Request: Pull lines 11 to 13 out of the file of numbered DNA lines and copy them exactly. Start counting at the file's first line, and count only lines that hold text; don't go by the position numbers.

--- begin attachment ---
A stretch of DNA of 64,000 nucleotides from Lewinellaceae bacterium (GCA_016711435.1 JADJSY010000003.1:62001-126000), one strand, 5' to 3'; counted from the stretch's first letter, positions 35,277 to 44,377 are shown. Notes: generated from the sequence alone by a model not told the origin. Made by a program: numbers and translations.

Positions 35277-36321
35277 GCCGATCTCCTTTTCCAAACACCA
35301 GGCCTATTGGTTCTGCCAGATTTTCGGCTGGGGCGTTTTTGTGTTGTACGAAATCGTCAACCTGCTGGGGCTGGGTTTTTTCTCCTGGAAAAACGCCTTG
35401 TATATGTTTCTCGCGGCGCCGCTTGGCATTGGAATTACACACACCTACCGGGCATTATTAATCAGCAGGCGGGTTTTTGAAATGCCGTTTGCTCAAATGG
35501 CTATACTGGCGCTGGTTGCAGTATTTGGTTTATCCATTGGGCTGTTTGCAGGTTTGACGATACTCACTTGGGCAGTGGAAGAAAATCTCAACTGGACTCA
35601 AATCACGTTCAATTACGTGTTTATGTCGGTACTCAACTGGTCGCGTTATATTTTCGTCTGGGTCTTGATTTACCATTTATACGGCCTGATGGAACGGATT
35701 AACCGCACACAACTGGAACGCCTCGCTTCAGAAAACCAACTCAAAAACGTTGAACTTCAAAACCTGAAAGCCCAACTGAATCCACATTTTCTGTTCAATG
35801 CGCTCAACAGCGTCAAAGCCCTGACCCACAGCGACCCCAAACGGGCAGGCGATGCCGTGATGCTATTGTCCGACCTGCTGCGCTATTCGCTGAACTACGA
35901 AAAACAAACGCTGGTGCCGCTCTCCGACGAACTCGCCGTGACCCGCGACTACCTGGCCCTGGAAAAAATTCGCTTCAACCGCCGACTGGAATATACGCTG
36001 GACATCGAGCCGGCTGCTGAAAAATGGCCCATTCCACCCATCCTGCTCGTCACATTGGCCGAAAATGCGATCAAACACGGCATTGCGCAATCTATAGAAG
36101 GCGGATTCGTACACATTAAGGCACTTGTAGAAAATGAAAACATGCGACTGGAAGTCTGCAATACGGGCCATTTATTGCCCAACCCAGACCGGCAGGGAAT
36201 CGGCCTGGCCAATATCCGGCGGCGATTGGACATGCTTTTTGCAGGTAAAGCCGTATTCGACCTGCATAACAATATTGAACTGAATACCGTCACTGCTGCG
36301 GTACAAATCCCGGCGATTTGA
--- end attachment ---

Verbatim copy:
36001 GACATCGAGCCGGCTGCTGAAAAATGGCCCATTCCACCCATCCTGCTCGTCACATTGGCCGAAAATGCGATCAAACACGGCATTGCGCAATCTATAGAAG
36101 GCGGATTCGTACACATTAAGGCACTTGTAGAAAATGAAAACATGCGACTGGAAGTCTGCAATACGGGCCATTTATTGCCCAACCCAGACCGGCAGGGAAT
36201 CGGCCTGGCCAATATCCGGCGGCGATTGGACATGCTTTTTGCAGGTAAAGCCGTATTCGACCTGCATAACAATATTGAACTGAATACCGTCACTGCTGCG